I did sign up for Diigo but  at the moment I’m using Delicious and will look at whether to import my bookmarks to Diigo at a later stage.

    When reading about the Google Custom Search Engine and trialling it for myself, I was very impressed by how quick it was to find relevant results matching my search terms.  I was actually doing some research into ‘student engagement in the classroom’ for a TPL group and they were very impressed with some of the findings.  A great filter tool for schools, as well as to aid in cybersafety I should think.  It reminded me of  Weblinks which we subscribe to for educational websites both primary and secondary.

    So on to bibliographies and I trialled Bibme by entering ten items for a unit of work on refugees linked to our current Year 7 novel ‘Boy Overboard’.  It was very easy to use and certainly would be a great help to those struggling to understand how to set out a bibliography.  We have a fairly comprehensive bibliographies guide for students on our library website and the teachers are often referring students to this link which is pleasing to hear.  This is my link to the finished bibliography using Bibme – http://bit.ly/bqw9Ub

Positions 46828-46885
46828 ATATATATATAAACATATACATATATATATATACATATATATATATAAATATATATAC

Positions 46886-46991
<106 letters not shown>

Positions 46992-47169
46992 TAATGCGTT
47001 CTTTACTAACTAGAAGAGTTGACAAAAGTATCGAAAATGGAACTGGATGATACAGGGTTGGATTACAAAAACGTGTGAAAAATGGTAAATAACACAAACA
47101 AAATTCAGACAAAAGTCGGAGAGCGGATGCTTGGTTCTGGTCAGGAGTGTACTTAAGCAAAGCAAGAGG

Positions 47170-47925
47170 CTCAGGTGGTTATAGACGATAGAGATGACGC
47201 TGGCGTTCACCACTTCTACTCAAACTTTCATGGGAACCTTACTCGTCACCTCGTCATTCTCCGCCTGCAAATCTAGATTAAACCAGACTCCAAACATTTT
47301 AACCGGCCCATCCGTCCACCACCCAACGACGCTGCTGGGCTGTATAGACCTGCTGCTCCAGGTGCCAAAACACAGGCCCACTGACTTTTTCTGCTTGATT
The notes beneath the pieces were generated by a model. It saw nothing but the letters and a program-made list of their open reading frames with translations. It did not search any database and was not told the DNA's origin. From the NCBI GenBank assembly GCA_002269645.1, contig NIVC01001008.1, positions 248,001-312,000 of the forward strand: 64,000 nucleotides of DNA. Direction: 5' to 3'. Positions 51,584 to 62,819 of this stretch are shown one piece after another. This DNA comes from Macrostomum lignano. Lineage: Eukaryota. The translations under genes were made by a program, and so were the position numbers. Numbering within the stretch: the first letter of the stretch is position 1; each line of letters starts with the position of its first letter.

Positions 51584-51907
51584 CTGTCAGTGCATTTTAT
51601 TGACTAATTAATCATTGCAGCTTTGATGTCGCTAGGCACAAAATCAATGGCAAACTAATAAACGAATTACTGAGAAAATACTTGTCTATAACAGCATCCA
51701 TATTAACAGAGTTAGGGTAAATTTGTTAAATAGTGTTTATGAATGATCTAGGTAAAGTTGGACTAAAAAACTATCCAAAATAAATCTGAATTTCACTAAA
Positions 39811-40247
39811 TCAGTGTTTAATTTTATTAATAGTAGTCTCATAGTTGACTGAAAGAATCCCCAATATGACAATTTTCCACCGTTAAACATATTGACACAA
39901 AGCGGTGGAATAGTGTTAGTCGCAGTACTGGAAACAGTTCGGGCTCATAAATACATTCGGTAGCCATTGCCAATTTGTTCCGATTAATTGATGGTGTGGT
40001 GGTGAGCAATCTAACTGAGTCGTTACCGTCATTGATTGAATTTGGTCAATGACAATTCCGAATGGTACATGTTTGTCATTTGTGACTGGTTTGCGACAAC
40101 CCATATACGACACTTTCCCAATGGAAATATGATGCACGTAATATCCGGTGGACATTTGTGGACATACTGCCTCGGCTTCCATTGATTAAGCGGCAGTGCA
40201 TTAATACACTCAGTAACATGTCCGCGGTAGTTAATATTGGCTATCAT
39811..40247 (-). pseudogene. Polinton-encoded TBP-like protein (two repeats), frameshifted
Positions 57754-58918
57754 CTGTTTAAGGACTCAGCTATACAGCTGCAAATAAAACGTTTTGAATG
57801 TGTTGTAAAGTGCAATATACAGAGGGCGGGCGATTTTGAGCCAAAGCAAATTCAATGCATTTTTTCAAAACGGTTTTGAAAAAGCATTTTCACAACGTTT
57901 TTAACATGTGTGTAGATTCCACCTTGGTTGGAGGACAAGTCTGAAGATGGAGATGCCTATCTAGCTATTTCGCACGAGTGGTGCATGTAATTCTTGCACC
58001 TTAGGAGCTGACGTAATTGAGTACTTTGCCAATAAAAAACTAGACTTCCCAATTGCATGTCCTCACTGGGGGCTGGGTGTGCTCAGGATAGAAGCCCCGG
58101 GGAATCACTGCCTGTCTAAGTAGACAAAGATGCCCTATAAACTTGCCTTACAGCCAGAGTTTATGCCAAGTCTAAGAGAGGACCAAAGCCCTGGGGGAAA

Zoho  promotes itself as an online notebook that could be used for portfolios, with pages available for various medium, and I’m going to give it a try for my next performance review process.  This has also made me think that I need a new way of presenting my finished review and I will certainly go back to the presentation tools from previous weeks for some ideas nearer the time.

    Week 7 has now come to a close and to finish off may I congratulate Will Richardson who this week celebrated his 9th year of blogging and is more motivated than ever to keep blogging as he sees them as “a way of digging more deeply into what I’m thinking and seeing”.


  2. Week 1 – “Blogs, blogging alliance and setting up your PLN”

    May 2, 2010 by Lynn

    Well after a few weekend gliches with my internet connection, the excitment of a Year 10 Formal and all the many jobs that get left for the weekend,  I have finally managed to get my PLN blog up!